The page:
For a good exposition on Daoist creativity see David Hall, “Process and Anarchy: A Taoist Vision of Creativity,” in Philosophy East and West (1978), Vol. 28 No. 3. University of Hawaii Press, pp. 271-285.
Buddhist retreat, the spiritual exercises of St. Ignatius, Sufi meditation, Yoga in a Hindu ashram; though the list is endless, the only eligibility criterion is an open mind and heart. Drawn into the tide of globalization, the warp and woof of Malaysian culture is gradually becoming a tapestry of melding shades of East and West, Malay, Chinese and Indian, where borders of contrast fade. Is it not inconceivable that a Malaysian might agonize over what to write on the short single line following religion: __________ while deliberating to himself, “I go to Sunday mass, ponder upon the writings of the Early Daoist mystics, enthralled by disciplined practices of Hindu ascetics and occasionally slip into the sandals of the agnostic. So, what single denomination should I write here?”
Legal Pluralism and Marriage and Divorce in Malaysia Noraida Endut Introduction The legal regime dealing with marriage and divorce in Malaysia is pluralistic in nature. This legal pluralism takes several forms. In the first instance, different systems apply for Muslims and non-Muslims in family and matrimonial matters. Laws on these matters are legislated separately. For non-Muslims, they are legislated and administered at the federal level. For Muslims, on the other hand, individual states have jurisdiction to regulate and administer such matters. In addition, the federal legislature has jurisdiction over Muslim matters in areas designated as the Federal Territories. As such, there are fourteen sets of Islamic family law statutes applicable to Muslims depending on which state jurisdictions they fall under. Legal pluralism in Malaysia has historical foundation especially in the British colonization of the land. The period after independence saw the process of introducing a more distinctive separation in the legal treatment of matters concerning family and customs. Such separation becomes constitutionally entrenched and states proceed more vigorously with the codification of the Syariah 4 and adat 5 , demonstrating states’ legislative powers. This is further confirmed by the important amendment to Article 121 of the Federal Constitution which now outlines the exclusive and separate jurisdictions of the Syariah courts from the ordinary courts on matters relating to the personal and family laws of Muslims. Historical Background to the Malaysian Legal System Malaysia is a federation consisting of thirteen states and specific areas designated as the federal territories 6 . The states are Perlis, Kedah, 4 Unless otherwise stated, Syariah in this article refers to Islamic law as historically and contemporarily developed and interpreted from the primary sources by the country’s legislature who are given the powers to do so. 5 Malay customs and customary practices of natives of Sabah and Sarawak. 6 Federal Territories are areas specifically designated to be under the administration of the federal government. There are currently two Federal Territories—Kuala Lumpur, established under the Constitution (Amendment) (No.1) Act 1973 and Labuan,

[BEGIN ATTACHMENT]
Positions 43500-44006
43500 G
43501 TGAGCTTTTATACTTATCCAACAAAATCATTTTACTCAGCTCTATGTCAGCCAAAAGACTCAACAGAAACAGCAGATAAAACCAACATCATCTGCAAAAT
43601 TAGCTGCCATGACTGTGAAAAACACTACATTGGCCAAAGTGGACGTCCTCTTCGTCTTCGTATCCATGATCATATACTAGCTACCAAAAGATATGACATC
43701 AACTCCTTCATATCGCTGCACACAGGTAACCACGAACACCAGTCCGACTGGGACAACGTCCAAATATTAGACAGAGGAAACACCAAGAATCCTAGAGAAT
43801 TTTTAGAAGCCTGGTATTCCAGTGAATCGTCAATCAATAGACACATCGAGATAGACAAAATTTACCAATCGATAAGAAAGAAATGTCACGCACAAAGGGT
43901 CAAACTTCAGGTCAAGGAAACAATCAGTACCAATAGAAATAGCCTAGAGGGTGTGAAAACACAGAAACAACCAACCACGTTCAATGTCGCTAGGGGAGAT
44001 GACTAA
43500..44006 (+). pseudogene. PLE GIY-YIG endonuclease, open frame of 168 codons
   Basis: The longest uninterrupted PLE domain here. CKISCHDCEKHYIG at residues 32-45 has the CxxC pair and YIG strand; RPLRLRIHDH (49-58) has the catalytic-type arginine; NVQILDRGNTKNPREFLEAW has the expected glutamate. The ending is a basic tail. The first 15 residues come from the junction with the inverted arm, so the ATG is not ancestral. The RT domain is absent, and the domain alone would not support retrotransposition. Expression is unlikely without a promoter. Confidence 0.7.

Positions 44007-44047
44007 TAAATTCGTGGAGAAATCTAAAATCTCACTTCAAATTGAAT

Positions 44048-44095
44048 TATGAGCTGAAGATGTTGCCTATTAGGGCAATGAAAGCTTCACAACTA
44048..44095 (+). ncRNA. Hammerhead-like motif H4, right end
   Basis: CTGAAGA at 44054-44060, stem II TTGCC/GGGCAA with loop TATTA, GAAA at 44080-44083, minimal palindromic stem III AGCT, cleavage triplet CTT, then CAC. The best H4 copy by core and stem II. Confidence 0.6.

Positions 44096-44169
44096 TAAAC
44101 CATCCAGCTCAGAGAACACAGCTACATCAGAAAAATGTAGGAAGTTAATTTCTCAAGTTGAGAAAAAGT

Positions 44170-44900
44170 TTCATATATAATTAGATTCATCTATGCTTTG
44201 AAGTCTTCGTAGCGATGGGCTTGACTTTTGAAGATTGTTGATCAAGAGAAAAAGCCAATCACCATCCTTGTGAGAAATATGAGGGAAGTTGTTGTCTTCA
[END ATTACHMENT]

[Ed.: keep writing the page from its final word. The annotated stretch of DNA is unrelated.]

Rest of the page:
Perak, Penang, Selangor, Negeri Sembilan, Malacca, Johor, Trengganu, Kelantan and Pahang which are situated in the Peninsular Malaysia and Sabah and Sarawak which are situated in East Malaysia. In the early period of the Malaccan empire, the justice system was based on the ancient Malay customs or adat. The Malay adat as was used in the Malaccan Sultanate was generated from the Adat Temenggung 7 -- a body of rigid customary laws believed to have originated from Minangkabau in the Isle of Sumatra. The Adat Temenggung was said to have been originally matriarchal in nature but due to influences from Hindu laws, had completely lost this characteristic and had become patriarchal 8 . Administrators of justice of the adat law in Malacca were the rulers and their officials. With the reception of Islam by the Malaccan rulers, the justice system of the Malay Empire in Malacca became more dynamic. The Hukum Kanun Melaka 9 (“Laws of Malacca”) and the Undang-undang Laut Melaka (“Laws of the Sea of Malacca”) were two important legal sources left by the Malaccan Sultanate. Before the reception of Islam, these laws were wholly based on the Adat Temenggung. After Islam, they were amended quite extensively to include principles of Islamic law. The Hukum Kanun Melaka became an important basis for the development of the Islamic law and, consequently, a modified adat law, especially with regard to matters of the family, in many states in the Peninsular Malaysia. The bases for the codes in the post-Islamic versions were fundamentally mixtures of adat law and the Islamic law 10 . Elements of adat deemed to be in conflict with religious requirements and practices were gradually abandoned. The Malaccan law influenced the codification of Islamic law in the other States in the Malay Peninsula. The Laws of Pahang, Johor, Kedah and Perak in established under the Constitution (Amendment) (No.2) Act 1984. See, also the Federal Constitution, Art1(4). 7 A Temenggung in the Malaccan Sultanate was an official of the government whose responsibilities could be equated to that of a Chief of Police. However, his position in the government was relatively high since he was third in command after the Sultan (Ruler) and the Bendahara (Chief Minister). 8 See, e.g., Ahmad Ibrahim and Ahilemah Joned (1995), at 33. 9 Also known as the Undang-undang Melaka (“Laws of Malacca”). 10 Mostly from the Shafi’i school of thought.